Coronavirus symptoms update: The lesser known sign of COVID-19 affecting your head

Coronavirus has been shown to affect people differently. The Health Secretary recently announced up to 80 percent of people who tested positive for the virus had not displayed symptoms. But some are so mild, people may not even realise they have the disease.

Health Secretary Matt Hancock addressed the nation, detailing the findings of the Office for National Statistics (ONS).

He told the Downing Street briefing: “In the ONS study we find that around 70-80 percent of people who test positive don’t have symptoms.”

The latest figures from the ONS study suggest that 53,000 people are currently carrying the virus.

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But then there are those who are presenting symptoms, but fob it off as something else entirely.

The less known sign of a coronavirus infection affecting your head is in actual fact a headache.

According to the Centers for Disease Control and Prevention (CDC), people with a headache may have the condition.

The NHS noted that headaches can last between 30 minutes and several hours.

To help relieve the head-pounding sensation, drink plenty of water and try to relax.

Stress can make headaches notoriously worse, so do take paracetamol if you have to.

The NHS advised not to drink alcohol, to not skip meals, and not to sleep more than you usually would as this can make the pain worse.

The CDC added that “people with COVID-19 have had a wide range of symptoms reported – ranging from mild symptoms to severe illness”.

For instance, some people who have contracted the virus may feel fatigue.

This overwhelming exhaustion tends to mean your body is using its energy reserves to fight off an infection.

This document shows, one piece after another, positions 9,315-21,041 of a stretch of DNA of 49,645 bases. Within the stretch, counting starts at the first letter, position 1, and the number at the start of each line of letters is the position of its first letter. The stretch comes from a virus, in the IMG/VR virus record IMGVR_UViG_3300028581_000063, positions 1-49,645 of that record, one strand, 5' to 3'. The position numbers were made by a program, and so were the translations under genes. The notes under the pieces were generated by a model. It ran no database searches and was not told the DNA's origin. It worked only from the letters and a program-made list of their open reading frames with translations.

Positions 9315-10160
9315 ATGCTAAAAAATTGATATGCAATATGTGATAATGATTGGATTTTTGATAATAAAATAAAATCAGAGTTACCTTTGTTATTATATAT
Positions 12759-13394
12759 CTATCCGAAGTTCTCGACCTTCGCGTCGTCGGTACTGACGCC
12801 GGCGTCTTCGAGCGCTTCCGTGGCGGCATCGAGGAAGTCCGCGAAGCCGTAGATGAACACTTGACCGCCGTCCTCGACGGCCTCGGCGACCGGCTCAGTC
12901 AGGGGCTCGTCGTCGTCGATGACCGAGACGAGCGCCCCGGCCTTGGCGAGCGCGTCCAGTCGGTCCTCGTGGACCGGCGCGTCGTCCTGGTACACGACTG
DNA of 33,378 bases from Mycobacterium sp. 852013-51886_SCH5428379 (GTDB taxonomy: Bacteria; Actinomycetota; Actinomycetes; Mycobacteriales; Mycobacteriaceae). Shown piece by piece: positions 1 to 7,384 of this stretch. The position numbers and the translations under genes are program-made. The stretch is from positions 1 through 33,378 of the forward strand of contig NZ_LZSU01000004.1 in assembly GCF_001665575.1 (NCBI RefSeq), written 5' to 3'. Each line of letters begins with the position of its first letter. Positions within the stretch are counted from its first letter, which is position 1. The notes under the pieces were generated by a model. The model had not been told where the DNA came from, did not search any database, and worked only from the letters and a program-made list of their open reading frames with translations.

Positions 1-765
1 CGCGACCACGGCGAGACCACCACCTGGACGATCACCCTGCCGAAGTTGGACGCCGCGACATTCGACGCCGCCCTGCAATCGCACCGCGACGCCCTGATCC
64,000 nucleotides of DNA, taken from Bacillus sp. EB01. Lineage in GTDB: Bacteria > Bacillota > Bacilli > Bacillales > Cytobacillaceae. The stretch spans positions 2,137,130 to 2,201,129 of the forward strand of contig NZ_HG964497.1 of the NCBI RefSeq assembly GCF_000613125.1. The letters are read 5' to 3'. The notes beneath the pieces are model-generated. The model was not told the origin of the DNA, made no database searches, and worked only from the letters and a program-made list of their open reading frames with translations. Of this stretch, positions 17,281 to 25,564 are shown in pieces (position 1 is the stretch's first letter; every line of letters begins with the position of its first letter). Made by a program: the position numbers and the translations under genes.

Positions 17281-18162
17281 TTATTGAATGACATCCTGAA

Others may experience muscle and body aches while fending off the virus.

Some people, according to the CDC, can have toilet problems – diarrhoea, to be specific.

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Other mild symptoms of coronavirus to consider can include a sore throat, congestion or a runny nose.

The CDC adds that people may feel nauseous and can consequently vomit.

A more serious symptom is any shortness of breath or difficulty breathing.

However, the CDC’s list is more exhaustive than that of the NHS.

In order to request an antigen test from the NHS, one of the following symptoms must be present.

Either you’re experiencing a high temperature, whereby you feel hot to touch on your chest or back.

Or you have a new, continuous cough – meaning you’re coughing a lot for more than an hour, or have three coughing episodes in a day.

The most recent addition to the NHS requisite is to experience a loss or change to your sense of smell or taste.

This means you’ve noticed you can’t smell or taste anything, or things smell or taste different to normal.

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